Jeremy: As a kid, not long after I had first learned to ski, we took a family trip to North Conway, New Hampshire. On the way up I saw this mountain called Mount Whittier that had closed down about five or six years earlier, and it made me wonder what had happened. At the time it was still pretty visible, but now it’s almost completely grown in. A short while later, on another family trip to Jackson, New Hampshire, we saw another lost area from the top of Black Mountain, called Tyrol. Seeing those two abandoned areas sparked my curiosity and made me want to learn more about them, but there weren’t any resources back then. After that, whenever we took family ski trips, if we saw an old area on a road map that we knew wasn’t open, I’d drag my parents there to check it out. They were really supportive about that and found it fun. Gradually I collected more and more information – postcards, brochures and trail maps, old ski books. Then, while I was in college, I decided to put what I had on the web. That was October of 1998. Gradually, more and more people began to see it and they would send me more information. The thing that really catapulted the website was a Boston Globe article in December of 2000 on the front page of the New England section of the Sunday paper. By 7am I had more hits than I had gotten in a year. The traffic shut down the site and overloaded my email. The AP picked up the Globe story and it ran in what seemed like every New England newspaper over the next few weeks. The project just mushroomed from there. What we have up on the site now is just a fraction of all the information that we’ve collected over the years. It’s a lifetime of work.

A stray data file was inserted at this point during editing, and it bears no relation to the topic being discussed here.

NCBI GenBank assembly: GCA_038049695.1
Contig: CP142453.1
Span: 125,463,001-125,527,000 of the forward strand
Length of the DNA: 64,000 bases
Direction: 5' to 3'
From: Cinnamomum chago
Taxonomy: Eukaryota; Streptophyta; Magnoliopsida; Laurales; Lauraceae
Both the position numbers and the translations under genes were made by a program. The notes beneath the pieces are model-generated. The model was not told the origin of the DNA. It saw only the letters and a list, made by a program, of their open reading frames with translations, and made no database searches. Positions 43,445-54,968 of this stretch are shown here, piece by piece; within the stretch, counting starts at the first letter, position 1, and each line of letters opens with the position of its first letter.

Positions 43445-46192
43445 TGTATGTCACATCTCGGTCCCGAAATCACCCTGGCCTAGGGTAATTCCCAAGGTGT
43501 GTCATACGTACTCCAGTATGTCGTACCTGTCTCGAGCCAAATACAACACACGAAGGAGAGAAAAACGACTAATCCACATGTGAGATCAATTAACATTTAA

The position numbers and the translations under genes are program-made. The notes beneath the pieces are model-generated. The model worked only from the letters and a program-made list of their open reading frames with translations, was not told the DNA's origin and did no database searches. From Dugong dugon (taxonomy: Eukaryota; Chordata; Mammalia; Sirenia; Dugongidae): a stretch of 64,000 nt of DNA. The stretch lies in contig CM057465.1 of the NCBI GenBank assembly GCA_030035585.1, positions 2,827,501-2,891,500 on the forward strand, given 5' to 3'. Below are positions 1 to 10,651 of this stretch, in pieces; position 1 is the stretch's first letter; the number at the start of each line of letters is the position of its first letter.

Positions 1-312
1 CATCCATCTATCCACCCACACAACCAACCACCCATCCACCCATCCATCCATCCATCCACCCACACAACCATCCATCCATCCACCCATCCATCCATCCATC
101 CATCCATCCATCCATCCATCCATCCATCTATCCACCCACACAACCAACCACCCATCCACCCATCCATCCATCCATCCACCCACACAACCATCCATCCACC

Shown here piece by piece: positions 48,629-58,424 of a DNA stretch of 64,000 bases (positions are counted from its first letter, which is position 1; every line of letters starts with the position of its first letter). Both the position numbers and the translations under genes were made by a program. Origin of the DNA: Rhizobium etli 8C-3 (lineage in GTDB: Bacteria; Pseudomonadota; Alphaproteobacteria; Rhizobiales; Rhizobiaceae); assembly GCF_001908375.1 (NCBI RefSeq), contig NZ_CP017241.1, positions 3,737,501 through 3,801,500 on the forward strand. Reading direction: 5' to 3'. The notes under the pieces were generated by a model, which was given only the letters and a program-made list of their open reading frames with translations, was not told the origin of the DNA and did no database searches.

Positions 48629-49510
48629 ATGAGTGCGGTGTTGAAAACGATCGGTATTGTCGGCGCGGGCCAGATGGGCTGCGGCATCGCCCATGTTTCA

Jeff: You’ve got nearly 700 lost ski areas listed on the website now, 19 of them are lost Adirondack ski areas.
Jeremy: Right, in fact those 19 areas are just the start. I think the real number is probably between 50 and 60 areas within the Adirondacks. We’re always looking for more information. If we can get to the owners, or the people who ran the ski school or managed the areas, that kind of primary source information is invaluable.
Jeff: Are there any lost Adirondack areas that you’re particularly interested in, areas that you’re looking for more information on?
Jeremy: Paleface, near Jay, is one. Paleface was run like a dude ranch, an all-inclusive resort with lodging, a bar and restaurant, indoor pool, and skiing. There was a double chair, a T-bar, and a dozen trails with 750 feet of vertical. It operated from 1961 until the early 1980s, and had been re-named Bassett Mountain near the end. Mount Whitney, also near Whiteface, is another one we’d like to gather more information about. And there are lots of other Adirondack areas that we have to research.